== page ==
“Coventry were great with trying to get Archie another club, they sent a video of Archie out to other clubs and they contacted me on a regular basis to see how he was getting on.
“Approximately 30 clubs contacted me for trials across the Football League which at the time was exciting but very hard work trying to get to different clubs from all across the country.
“We soon found out that turning up on a Saturday for one game with various different clubs was not working as it was too far to travel to train with them in the week to really get a feel for Archie as a footballer and a person.”
Another option for young players who are let go by academies is to take part in the EFL Exit Trials. They offer players a platform to show what they can do in front of scouts from across the Football League.
Nevertheless, they are often seen as the final chance for a player to be noticed. Many young players have seen their dreams of playing end whilst playing alongside ten complete strangers in the same situation as themselves.
The brutal reality is that very few are seen to have what it takes to make it professionally, although Archie was to be one of the ones who stood out on the day.
“Coventry had asked me if Archie would want to attend the Exit Trials, of course he said yes, they said he could enter in two trials one located in London and another in Loughborough (midlands/southern). He attended both.
“Archie had been looking forward to the trials and as a parent I had to make sure he knew he had to work his socks off to get noticed, even though he’d already had a lot of interest from other clubs.
“Archie attended the Exit Trials the next week and had a lot of interest from eight different clubs, he was even chosen to do an interview with the EFL after the games had finished!”
Fortunately, and somewhat expectantly considering the sheer number of interested clubs, Archie was to be offered a chance back into the game in the form of a two-year scholarship with Shrewsbury Town.
“Shrewsbury had contacted me about a week before the trials, they were great and told me they wanted to take a look at him and have him stay with them for a few days and live in digs, which they provided.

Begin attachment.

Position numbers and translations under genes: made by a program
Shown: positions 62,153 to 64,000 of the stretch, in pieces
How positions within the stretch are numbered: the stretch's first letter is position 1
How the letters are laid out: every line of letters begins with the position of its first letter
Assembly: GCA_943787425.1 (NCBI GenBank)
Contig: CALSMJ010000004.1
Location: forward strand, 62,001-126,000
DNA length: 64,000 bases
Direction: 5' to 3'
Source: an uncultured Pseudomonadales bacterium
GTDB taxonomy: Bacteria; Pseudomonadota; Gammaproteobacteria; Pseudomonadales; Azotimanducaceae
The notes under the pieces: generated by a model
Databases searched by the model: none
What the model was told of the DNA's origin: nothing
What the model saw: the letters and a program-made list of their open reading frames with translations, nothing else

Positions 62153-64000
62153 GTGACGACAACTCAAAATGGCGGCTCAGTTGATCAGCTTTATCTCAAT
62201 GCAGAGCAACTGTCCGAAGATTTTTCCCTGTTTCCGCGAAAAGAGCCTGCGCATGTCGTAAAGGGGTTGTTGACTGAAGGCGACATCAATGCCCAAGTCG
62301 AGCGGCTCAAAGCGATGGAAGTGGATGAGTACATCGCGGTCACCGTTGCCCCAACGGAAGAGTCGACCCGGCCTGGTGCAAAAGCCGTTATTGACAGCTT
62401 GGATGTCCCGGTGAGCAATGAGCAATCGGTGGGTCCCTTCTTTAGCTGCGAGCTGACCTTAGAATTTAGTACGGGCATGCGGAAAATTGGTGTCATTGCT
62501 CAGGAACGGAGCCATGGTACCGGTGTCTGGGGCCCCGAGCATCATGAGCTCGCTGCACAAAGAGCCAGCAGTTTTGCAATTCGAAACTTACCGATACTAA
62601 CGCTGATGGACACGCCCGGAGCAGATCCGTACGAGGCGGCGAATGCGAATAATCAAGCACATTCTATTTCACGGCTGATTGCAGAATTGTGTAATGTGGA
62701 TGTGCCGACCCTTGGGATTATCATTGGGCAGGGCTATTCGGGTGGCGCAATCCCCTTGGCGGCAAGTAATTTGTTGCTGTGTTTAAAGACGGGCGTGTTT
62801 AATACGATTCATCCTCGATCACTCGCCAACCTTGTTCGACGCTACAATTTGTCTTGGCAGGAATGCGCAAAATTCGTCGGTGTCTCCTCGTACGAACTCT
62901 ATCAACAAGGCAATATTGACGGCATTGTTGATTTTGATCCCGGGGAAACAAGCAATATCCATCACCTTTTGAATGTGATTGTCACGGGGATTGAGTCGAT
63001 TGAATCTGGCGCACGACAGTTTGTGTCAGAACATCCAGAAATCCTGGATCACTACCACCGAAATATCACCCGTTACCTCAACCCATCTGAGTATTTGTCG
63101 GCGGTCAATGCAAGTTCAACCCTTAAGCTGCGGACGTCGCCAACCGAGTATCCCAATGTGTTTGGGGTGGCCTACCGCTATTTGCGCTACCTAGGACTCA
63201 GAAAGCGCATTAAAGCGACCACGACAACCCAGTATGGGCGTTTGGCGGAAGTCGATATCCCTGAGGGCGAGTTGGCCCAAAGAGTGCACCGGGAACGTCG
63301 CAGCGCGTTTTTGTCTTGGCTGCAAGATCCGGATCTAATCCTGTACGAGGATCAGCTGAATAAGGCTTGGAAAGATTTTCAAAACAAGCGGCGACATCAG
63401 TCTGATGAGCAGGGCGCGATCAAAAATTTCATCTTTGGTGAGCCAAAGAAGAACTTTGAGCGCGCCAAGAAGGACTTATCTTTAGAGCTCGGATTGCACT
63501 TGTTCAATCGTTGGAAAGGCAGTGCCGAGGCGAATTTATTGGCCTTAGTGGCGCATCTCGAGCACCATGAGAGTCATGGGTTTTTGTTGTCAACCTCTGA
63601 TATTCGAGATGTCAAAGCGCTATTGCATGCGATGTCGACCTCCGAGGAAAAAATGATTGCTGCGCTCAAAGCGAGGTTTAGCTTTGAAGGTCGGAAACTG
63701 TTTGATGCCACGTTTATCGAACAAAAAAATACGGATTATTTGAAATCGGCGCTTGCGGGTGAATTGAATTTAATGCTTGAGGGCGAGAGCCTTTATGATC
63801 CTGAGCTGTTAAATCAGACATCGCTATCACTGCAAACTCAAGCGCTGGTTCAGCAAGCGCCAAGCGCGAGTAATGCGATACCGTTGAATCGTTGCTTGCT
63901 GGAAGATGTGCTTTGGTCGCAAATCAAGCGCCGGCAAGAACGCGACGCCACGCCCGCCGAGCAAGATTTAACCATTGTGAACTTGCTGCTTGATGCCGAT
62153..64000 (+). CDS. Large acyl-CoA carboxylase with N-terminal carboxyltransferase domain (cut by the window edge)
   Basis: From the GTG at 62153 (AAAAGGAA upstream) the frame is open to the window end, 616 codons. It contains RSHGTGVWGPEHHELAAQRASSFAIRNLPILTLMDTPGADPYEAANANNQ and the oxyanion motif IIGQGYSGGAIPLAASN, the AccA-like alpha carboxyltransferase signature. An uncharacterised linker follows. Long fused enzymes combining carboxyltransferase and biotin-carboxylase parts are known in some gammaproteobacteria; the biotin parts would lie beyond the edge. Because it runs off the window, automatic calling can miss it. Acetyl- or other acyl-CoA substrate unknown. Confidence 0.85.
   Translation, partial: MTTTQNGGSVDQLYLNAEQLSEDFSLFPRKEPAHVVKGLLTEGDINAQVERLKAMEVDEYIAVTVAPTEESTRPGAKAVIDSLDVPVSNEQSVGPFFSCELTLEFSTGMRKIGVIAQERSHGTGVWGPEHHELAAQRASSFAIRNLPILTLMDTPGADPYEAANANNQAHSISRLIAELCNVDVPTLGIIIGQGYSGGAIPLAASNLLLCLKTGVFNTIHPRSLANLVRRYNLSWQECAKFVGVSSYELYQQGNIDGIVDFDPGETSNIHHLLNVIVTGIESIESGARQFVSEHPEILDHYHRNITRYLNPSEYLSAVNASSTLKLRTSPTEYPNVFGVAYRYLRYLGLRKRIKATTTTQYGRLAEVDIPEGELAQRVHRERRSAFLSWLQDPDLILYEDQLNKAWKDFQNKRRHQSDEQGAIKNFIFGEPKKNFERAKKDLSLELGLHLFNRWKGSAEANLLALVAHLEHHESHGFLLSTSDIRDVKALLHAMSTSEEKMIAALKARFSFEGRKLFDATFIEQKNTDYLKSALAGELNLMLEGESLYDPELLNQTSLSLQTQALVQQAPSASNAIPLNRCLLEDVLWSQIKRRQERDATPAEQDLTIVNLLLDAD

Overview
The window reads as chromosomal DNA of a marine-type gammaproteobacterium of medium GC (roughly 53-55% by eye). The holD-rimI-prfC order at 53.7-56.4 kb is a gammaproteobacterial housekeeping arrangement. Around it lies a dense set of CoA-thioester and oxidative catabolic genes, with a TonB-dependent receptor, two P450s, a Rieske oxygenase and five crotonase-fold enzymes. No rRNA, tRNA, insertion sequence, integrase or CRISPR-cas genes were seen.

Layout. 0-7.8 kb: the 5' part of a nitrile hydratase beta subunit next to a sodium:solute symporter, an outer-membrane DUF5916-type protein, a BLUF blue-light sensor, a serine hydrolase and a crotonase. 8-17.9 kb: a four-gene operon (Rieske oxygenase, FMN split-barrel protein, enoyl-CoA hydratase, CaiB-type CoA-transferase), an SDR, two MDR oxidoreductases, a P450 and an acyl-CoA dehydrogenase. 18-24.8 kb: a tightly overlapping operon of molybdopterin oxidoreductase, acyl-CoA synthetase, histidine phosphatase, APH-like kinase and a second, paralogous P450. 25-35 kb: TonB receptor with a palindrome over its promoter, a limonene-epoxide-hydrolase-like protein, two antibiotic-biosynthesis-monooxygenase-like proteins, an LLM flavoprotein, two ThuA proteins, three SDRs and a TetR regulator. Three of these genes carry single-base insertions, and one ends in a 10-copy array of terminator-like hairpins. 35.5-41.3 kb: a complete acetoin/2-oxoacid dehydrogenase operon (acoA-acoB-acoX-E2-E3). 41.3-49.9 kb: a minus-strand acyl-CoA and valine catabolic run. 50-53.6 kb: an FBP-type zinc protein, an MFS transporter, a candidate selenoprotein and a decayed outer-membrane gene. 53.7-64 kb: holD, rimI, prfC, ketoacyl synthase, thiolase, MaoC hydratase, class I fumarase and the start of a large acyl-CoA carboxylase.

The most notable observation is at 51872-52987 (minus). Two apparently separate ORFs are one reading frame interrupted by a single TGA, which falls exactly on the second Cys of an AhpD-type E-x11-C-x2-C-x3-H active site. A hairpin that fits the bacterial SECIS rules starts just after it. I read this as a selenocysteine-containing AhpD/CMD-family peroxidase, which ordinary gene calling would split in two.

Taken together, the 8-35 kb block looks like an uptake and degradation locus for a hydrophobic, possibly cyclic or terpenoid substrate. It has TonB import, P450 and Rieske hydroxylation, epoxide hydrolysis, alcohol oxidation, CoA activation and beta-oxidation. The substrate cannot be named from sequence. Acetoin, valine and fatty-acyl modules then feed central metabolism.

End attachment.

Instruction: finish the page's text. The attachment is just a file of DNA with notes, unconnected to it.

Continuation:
“The day after the trials Shrewsbury contacted me again to see if Archie would train and live in digs for a few days again.
“When I picked Archie up after he had finished, they called us in for a meeting and explained how well Archie had done playing with the under-18s and first-year pros and were looking for a centre forward like him and to offer him a two-year scholarship at the club.”
For the Elmores this was what the last 10 years of Archie playing football had been all about.
Despite being doubted by those at Coventry, he had done enough to secure himself a two-year scholarship and had given himself another chance.
“It was one of the best days of my life for someone to give your boy another chance of a journey into professional football after all the years of hard work he had put in,” his dad said.
“He accepted their offer; something felt right at Shrewsbury.
“Archie was over the moon and couldn’t wait to tell his mum on the way home in the car, it was a very special moment that we will never forget.”
Archie, now 17, has gone from strength-to-strength at Shrewsbury and despite watching his son play for over a decade, Nick insists his favourite moment watching Archie has come with the Shrews.
“Looking back on Archie’s 10 years playing football he has scored hundreds of memorable goals, there have been a lot of highs and even more lows; but my personal favourite moment would have to be the first game on trial for Shrewsbury.
“He scored a hat-trick against Wolves in a 3-0 win, it was probably the only time I drove home with nothing to say about his performance but praise!
“He made a big statement of what he wanted from Shrewsbury and he got it.”
As the trials for this year rapidly approach, Nick insists the most important thing for those attending is to enjoy the experience and believe in your ability.
“My advice would be to stick to how you play and enjoy it.
“Just because your style didn’t suit your previous club, new clubs might see something in you that they like, that is why the trials are a great opportunity to showcase yourself."